Inspiration is for amateurs

Chuck Close

I’ve always admired the work of the American modern painter, Chuck Close. When we visited the Walker Art Center I always stopped to see his paintings in their collection. As much as I admire his iconic paintings, I have an even greater admiration for the way he views work as the key to art. He sums it up in four short words:

“Inspiration is for amateurs.”

To be fair and complete, the quote is:

“Inspiration is for amateurs. The rest of us show up and get to work.”

While I know practically nothing about the visual arts, to the extent this is true in those disciplines, it must also be true in music. As a vestige we carry around the idea that there is an element of magic in beautiful art, a persistent belief in being touched by one’s Muse as a prerequisite. This is nonsense, of course. It is the doing of something that yields creation. And Chuck Close explains it well:

“Inspiration is for amateurs - the rest of us just show up and get to work. And the belief that things will grow out of the activity itself and that you will - through work - bump into other possibilities and kick open other doors that you would never have dreamt of if you were just sitting around looking for a great ‘art [idea].’ And the belief that process, in a sense, is liberating and that you don’t have to reinvent the wheel every day. Today, you know what you’ll do, you could be doing what you were doing yesterday, and tomorrow you are gonna do what you [did] today, and at least for a certain period of time you can just work. If you hang in there, you will get somewhere.”[1]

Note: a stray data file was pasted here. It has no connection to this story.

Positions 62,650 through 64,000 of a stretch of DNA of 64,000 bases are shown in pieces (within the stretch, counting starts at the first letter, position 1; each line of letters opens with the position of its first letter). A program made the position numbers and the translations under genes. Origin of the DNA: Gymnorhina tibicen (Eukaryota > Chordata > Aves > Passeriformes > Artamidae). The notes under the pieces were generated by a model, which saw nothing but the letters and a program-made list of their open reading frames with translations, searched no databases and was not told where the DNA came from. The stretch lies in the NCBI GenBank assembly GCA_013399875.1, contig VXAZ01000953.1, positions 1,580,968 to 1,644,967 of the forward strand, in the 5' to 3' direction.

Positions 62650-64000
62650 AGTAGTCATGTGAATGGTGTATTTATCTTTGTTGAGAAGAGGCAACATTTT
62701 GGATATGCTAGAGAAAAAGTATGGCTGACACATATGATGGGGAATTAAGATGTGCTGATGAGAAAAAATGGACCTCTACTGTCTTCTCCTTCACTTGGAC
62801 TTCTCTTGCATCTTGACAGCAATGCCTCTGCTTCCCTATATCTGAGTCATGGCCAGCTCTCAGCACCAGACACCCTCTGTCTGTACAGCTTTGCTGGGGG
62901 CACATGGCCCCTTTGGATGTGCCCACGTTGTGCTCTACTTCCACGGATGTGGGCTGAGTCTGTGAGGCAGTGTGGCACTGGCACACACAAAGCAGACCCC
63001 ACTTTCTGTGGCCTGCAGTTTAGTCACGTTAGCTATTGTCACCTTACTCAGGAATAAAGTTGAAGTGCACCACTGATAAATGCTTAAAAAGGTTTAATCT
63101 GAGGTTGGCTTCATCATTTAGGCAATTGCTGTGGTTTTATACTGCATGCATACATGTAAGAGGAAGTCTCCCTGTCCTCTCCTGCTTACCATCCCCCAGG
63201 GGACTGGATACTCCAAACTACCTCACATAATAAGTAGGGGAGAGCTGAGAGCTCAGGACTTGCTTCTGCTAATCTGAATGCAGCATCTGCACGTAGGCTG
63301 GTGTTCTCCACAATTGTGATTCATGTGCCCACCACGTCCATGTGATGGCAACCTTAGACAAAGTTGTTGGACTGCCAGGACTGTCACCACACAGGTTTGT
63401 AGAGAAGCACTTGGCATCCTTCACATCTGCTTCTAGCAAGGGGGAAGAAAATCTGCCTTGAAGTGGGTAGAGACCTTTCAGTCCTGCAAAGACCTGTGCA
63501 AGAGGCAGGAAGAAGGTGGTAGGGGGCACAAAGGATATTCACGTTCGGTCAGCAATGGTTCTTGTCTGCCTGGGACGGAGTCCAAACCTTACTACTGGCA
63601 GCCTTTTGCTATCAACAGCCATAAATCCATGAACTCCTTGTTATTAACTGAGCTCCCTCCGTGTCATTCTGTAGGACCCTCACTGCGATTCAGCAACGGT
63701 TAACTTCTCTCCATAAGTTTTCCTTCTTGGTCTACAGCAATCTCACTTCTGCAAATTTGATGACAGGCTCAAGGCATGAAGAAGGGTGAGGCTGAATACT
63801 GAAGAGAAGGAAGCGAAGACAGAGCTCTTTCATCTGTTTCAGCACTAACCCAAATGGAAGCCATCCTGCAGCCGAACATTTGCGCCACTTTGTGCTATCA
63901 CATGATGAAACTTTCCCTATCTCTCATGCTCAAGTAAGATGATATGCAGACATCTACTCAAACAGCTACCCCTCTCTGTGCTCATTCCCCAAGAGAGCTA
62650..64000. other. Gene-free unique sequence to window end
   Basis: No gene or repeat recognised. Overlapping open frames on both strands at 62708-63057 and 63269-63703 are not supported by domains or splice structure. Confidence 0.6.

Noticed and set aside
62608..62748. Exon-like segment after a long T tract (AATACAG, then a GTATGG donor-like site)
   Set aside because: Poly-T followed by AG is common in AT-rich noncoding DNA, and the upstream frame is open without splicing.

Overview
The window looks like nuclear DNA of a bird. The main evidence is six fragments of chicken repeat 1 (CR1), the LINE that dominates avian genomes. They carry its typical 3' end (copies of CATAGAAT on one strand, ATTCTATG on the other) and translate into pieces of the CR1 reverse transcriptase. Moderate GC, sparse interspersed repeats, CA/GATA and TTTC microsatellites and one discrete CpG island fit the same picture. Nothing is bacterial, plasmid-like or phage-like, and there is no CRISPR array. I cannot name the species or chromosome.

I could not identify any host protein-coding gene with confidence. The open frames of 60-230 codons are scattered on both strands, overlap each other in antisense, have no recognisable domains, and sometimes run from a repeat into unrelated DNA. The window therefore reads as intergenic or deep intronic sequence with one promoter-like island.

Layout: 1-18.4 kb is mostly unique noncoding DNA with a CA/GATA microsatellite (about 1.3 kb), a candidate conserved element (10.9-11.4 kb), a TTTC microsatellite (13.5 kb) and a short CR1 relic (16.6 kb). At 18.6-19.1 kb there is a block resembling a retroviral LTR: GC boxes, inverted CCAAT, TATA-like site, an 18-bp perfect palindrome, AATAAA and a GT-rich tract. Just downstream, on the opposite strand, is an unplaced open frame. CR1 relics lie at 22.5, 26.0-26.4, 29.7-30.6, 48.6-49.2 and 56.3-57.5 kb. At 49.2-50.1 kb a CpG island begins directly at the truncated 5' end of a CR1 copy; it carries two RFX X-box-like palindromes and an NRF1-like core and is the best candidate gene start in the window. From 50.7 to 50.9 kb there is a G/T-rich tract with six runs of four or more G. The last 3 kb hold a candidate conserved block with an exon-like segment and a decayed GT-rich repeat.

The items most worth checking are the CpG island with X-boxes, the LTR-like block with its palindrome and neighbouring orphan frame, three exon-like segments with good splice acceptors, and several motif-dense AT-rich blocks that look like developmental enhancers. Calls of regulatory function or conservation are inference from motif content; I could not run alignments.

Isn’t this too what is essential about Suzuki practice? "If you hang in there, you will get somewhere." Elsewhere, in a description of his daily routine, Close says: “I work every day out there [in the studio], every single day.”

Only on the days he eats? ;-)


  1. Joe Fig, Interview with Chuck Close in "Inside the Painter's Studio"